“Shrink-Wrapped” Permanent Pacemaker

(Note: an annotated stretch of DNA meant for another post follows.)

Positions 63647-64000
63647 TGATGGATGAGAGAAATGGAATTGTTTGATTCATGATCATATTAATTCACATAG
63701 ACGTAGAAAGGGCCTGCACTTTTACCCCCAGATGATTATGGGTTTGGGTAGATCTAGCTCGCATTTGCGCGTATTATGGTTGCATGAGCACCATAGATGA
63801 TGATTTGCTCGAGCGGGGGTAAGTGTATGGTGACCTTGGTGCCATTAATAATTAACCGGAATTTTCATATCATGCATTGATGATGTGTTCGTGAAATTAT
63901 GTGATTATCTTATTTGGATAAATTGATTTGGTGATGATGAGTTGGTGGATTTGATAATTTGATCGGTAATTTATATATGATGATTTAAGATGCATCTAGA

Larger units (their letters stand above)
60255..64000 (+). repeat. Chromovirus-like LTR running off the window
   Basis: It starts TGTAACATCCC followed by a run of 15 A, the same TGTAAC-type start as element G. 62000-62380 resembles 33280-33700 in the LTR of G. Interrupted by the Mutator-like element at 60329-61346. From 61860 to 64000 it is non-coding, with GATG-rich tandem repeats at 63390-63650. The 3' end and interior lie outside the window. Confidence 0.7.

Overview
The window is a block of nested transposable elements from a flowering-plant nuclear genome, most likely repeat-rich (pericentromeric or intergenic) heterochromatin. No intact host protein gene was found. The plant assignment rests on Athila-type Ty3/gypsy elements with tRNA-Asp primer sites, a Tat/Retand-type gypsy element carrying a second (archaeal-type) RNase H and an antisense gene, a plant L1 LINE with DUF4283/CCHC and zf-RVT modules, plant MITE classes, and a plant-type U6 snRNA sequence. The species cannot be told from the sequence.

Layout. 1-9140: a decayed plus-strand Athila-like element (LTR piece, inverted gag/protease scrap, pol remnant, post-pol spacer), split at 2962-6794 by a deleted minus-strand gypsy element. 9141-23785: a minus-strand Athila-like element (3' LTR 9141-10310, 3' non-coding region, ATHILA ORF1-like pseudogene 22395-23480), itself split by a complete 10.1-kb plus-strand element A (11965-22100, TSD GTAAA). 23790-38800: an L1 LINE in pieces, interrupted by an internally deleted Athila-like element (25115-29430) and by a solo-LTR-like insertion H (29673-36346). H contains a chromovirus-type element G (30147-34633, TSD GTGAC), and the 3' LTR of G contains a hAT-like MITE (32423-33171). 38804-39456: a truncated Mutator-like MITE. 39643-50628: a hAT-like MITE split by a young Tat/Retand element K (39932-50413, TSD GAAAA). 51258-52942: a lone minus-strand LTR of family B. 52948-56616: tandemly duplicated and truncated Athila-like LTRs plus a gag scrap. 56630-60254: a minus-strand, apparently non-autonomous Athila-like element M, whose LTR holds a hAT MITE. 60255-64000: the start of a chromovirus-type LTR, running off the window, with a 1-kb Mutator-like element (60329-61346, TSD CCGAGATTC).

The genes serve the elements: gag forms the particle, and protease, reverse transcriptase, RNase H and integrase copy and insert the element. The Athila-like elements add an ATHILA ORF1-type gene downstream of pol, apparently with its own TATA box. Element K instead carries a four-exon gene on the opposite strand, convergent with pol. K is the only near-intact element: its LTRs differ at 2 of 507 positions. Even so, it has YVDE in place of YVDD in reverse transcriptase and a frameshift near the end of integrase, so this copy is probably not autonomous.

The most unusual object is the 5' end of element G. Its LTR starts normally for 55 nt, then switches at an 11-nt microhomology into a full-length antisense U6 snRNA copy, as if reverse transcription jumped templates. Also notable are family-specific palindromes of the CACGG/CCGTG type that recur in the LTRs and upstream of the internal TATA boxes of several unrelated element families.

An 81-year-old woman originally underwent permanent pacemaker placement in 1994 for symptomatic bradycardia in the setting of respiratory distress. When her device was found to be at the elective replacement interval, she was referred for pacemaker generator replacement. She had been treated with high-dose oral corticosteroids for severe chronic obstructive pulmonary disease for several years and had extremely thin skin and subcutaneous tissues. As seen in Figure 1, her skin appeared “shrink-wrapped” onto the pacemaker generator and extrathoracic leads. We felt that routine generator exchange would be impossible, and that skin erosion was imminent. In the electrophysiology suite, the skin and superficial tissues overlying the generator and leads were resected. Sensing and pacing thresholds of the chronic leads were found to be within acceptable limits. A new pocket was formed under the pectoralis muscle, with access via the infraclavicular border. The new device, leads, and suture sleeves were placed in the new pocket. Figure 2 shows the patient at a clinic visit 9 days after the procedure.